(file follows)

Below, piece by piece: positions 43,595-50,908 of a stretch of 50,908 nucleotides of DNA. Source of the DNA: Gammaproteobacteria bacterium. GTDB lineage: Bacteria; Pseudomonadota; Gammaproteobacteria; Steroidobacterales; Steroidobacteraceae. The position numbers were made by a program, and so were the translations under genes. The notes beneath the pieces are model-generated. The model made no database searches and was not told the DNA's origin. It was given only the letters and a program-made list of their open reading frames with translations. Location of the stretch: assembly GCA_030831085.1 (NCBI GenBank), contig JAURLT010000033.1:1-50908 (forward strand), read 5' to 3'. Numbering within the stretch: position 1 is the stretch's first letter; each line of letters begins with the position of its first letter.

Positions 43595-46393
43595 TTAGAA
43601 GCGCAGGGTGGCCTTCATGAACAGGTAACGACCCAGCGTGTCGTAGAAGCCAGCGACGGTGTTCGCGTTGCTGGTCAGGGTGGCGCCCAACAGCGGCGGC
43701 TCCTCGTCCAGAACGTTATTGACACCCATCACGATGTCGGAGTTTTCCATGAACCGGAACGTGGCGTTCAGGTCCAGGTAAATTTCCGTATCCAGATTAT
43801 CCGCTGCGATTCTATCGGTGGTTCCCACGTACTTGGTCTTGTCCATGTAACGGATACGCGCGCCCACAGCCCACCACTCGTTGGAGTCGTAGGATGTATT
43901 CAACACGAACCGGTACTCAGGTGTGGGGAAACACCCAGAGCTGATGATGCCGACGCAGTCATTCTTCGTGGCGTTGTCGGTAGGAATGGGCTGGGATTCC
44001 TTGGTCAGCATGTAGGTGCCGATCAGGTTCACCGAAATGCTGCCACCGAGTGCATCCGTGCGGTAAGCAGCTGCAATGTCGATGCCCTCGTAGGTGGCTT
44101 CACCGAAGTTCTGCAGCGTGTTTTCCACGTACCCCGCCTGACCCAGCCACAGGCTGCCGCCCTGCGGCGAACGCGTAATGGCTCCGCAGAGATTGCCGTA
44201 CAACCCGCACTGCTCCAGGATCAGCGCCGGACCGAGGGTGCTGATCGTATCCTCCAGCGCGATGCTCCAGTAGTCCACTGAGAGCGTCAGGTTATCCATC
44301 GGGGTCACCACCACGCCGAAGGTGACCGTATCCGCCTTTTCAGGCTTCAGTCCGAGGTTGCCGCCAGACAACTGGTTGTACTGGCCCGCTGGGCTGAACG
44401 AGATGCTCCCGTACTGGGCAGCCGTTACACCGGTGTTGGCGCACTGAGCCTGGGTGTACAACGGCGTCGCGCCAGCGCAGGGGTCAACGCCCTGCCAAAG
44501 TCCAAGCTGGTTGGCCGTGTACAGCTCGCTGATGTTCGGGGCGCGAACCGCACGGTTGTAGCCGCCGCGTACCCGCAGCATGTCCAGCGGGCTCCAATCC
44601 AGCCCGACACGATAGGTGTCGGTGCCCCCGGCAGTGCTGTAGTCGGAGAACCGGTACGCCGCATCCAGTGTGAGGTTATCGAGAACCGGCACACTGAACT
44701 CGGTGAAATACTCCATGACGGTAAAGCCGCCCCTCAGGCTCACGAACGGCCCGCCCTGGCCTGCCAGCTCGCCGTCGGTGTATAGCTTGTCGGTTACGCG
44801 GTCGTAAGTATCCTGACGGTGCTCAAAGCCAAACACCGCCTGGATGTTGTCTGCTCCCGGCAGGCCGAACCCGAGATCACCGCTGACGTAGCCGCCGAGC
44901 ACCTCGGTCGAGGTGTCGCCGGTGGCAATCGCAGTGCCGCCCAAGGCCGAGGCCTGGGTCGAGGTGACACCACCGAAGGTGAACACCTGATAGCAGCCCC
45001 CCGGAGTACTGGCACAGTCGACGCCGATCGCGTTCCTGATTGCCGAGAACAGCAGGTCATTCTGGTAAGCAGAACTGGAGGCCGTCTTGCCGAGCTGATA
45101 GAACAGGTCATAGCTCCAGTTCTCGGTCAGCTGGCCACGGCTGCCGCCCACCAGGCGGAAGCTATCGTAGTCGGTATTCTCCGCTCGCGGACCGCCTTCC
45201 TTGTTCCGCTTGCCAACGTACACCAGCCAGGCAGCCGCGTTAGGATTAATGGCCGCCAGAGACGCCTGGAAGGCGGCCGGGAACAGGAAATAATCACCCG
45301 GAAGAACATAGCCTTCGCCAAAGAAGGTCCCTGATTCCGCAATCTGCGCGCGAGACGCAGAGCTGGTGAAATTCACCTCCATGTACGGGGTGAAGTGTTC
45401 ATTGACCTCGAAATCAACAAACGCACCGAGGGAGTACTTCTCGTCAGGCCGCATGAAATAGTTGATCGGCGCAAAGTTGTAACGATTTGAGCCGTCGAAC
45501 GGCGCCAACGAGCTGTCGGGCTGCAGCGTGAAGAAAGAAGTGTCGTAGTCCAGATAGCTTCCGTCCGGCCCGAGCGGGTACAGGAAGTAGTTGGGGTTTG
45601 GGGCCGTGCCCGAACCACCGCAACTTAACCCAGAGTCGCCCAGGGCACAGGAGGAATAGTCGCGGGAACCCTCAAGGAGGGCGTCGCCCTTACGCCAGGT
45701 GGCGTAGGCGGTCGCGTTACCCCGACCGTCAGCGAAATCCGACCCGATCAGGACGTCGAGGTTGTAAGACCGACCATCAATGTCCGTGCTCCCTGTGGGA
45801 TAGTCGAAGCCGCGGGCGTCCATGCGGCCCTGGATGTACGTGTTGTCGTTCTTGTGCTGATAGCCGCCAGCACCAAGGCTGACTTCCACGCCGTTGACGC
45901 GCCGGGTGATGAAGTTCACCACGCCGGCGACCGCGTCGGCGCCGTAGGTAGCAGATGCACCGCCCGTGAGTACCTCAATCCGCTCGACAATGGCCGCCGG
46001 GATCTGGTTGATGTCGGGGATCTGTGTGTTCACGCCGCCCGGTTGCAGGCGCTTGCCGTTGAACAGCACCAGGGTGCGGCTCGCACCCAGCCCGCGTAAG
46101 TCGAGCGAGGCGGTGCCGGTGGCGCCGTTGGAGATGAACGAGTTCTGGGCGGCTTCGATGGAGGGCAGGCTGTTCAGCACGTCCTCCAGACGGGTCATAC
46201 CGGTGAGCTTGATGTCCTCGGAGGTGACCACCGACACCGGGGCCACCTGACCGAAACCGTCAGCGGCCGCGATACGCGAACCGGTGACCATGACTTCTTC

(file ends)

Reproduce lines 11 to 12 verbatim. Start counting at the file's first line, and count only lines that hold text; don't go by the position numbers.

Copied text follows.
44301 GGGGTCACCACCACGCCGAAGGTGACCGTATCCGCCTTTTCAGGCTTCAGTCCGAGGTTGCCGCCAGACAACTGGTTGTACTGGCCCGCTGGGCTGAACG
44401 AGATGCTCCCGTACTGGGCAGCCGTTACACCGGTGTTGGCGCACTGAGCCTGGGTGTACAACGGCGTCGCGCCAGCGCAGGGGTCAACGCCCTGCCAAAG